This year Mother’s Day will be different. Many of us are still at home, sheltering in place, wearing face masks when we venture out, and are social distancing to keep ourselves and others safe.
I normally crave time to myself on Mother’s Day to relax and rest — maybe even take in a movie if I’m feeling adventurous. We will all be home together this year with no opportunity to venture out much past our neighborhood and that’s okay. The benefits of being at home together has taken on new meaning for us — we seem to have a renewed appreciation for one another. Not having to run around to get kids here or there, or myself here or there, and being overloaded with things to do has waned. The chaos of my pre-COVID-19 life has settled into a more peaceful existence. I used to yearn for the peace I have now and saw Mother’s Day as my opportunity to achieve it — but this year the gift of peace came unexpectedly, and I plan to relish it for as long as it lasts.
This Mother’s Day, I will do what I’ve been doing with my family since the pandemic arrived — be together — oh, and I might rent a movie we can all watch together.
My knee jerk reaction is to try to shield them from the horror. There is nothing pretty about war. What is going on in Syria is unbelievably sad, and angering. To see people suffer, lose there homes and have to flee their countries in order to survive is unfathomable. Seeing innocent people killed, particularly the children by chemical weapons is devastating.
My boys have been wondering what is going on in Syria and why. It’s hard to explain. It’s ultimately about people not being able to get along and resorting to violence instead of finding peaceful solutions. I get that solving these types of problems aren’t easy, but I really want my boys to know that war is not the answer and never will be.
My youngest son got some exposure to war recently in his social studies class. The class was studying Native Americans and their struggle to maintain control of their native land from the settlers. Each class member was assigned a position — you either were a Native American tribe member or a member of the American military. My son was part of a tribe. The class was given different situations and asked how they wanted to handle it. In one situation, both groups wanted a piece of land and neither was willing to give the land to the other. Their choice was to 1) sign a treaty that allowed them to share the land, or 2) decide to fight the other for the land. My son said, “Mom, I signed the treaty, but others kids in the tribe decided they wanted to fight.” “What happened? ” I asked. “Well, I lived,” said my son, “those who fought died.” Wow, I thought, this is a pretty good lesson he’s learning. The next challenge the class was faced with was 1) stay on the Reservation and be safe, or 2) fight and have to get your land back. “What did you choose?” I asked my son. “Well, I was going to go back to the Reservation because I wanted to be safe, but got accidentally shot by one of my classmates who thought I was trying to leave the Reservation,” he said. The idea that my son got ‘shot’ by friendly fire didn’t go unnoticed. Seems this class activity was a little more realistic than I would have thought. “What did the lesson teach you?” I inquired. “Well, fighting almost always results in death. You might as well find a way to make peace.” Wow. Nine years old and he’s already figured this out. I wish some of our world leaders could.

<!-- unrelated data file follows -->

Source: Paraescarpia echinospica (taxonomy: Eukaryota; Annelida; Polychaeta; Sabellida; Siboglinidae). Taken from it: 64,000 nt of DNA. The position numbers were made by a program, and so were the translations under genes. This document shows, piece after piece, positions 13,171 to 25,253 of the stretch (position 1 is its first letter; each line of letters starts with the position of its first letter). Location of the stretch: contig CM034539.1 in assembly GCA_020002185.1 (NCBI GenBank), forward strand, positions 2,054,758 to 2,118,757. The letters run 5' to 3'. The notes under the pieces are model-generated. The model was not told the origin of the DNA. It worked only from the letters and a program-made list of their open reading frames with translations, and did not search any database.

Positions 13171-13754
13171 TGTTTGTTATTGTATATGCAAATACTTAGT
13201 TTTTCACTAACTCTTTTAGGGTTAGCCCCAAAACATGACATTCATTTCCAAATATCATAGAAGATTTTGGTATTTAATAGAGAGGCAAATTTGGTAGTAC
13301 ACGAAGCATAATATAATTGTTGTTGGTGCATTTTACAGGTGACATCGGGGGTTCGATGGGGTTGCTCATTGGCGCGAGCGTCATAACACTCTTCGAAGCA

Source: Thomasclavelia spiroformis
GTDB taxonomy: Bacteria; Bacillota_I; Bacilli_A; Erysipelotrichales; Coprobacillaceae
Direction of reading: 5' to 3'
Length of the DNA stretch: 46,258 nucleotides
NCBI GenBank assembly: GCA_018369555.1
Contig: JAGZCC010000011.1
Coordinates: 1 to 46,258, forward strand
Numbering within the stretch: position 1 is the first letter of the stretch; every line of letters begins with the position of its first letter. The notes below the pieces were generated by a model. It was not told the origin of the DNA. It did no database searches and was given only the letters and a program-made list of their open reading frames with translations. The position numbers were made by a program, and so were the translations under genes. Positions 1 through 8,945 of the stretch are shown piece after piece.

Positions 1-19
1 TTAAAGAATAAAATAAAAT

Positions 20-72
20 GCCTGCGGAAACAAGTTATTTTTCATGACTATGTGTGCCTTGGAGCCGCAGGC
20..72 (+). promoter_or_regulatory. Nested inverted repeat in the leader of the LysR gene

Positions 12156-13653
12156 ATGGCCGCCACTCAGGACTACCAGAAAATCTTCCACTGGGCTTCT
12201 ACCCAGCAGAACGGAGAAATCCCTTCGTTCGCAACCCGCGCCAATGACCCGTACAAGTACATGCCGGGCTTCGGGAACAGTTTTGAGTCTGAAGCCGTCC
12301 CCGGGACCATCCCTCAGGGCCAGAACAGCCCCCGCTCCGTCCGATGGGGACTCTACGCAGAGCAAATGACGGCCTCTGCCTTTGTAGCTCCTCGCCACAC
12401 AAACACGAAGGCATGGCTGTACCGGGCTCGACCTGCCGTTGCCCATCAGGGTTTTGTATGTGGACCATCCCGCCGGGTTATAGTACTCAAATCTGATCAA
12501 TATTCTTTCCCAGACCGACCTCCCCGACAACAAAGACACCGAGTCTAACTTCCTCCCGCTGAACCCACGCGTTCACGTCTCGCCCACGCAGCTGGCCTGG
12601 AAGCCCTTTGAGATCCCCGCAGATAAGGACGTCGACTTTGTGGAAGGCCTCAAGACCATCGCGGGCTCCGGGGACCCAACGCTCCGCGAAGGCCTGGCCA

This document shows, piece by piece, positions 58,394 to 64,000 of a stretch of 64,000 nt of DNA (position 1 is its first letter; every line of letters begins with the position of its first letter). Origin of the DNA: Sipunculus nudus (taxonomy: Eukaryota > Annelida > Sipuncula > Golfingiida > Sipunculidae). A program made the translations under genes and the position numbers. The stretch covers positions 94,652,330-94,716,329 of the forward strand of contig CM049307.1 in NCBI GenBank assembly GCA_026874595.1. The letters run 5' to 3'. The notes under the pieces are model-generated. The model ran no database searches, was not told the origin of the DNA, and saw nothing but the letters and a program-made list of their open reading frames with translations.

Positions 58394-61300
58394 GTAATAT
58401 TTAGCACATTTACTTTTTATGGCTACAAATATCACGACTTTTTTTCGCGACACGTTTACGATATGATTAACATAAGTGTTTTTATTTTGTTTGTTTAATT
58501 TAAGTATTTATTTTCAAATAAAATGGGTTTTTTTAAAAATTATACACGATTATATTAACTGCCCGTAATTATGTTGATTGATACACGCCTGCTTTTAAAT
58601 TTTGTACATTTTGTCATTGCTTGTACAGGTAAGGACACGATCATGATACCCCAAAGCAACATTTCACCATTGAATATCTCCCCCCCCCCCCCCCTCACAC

How do you talk to your child about war? How do you help them understand unexplainable things?
Do you ever crave having alone time: when you don’t have any distractions and allow yourself some peace and quiet?
I never realized how much I craved, actually needed, alone time until I had my kids. We’re conditioned to have noise around us. I know I used to like having the TV or radio on in the background when I was single and lived in an apartment. It made me feel less alone. Now, there are people around me that require my attention all hours of the day: co-workers, spouse and kids. And while I crave alone time, true peace and quiet, it is uncomfortable for me when I have no sound around. When things are silent, instead of relaxing and recharging, I let my head fill up with all the “to-dos” I still need to get done. I may not turn the TV or radio on, but I’m letting noise in.
My husband and I were able to have a weekend getaway with the help of my parents. It was a great time for us both to work on find alone time together–just being with each other in silence and enjoying it. And it was great for the kids…they loved having an adventure with their grandparents. It worked wonders for us all, and reminds me that I need to make space for ‘peace and quiet’ (even if they are brief) everyday.
Where do you experience peace and quiet? How have you (and your family) benefitted from alone time?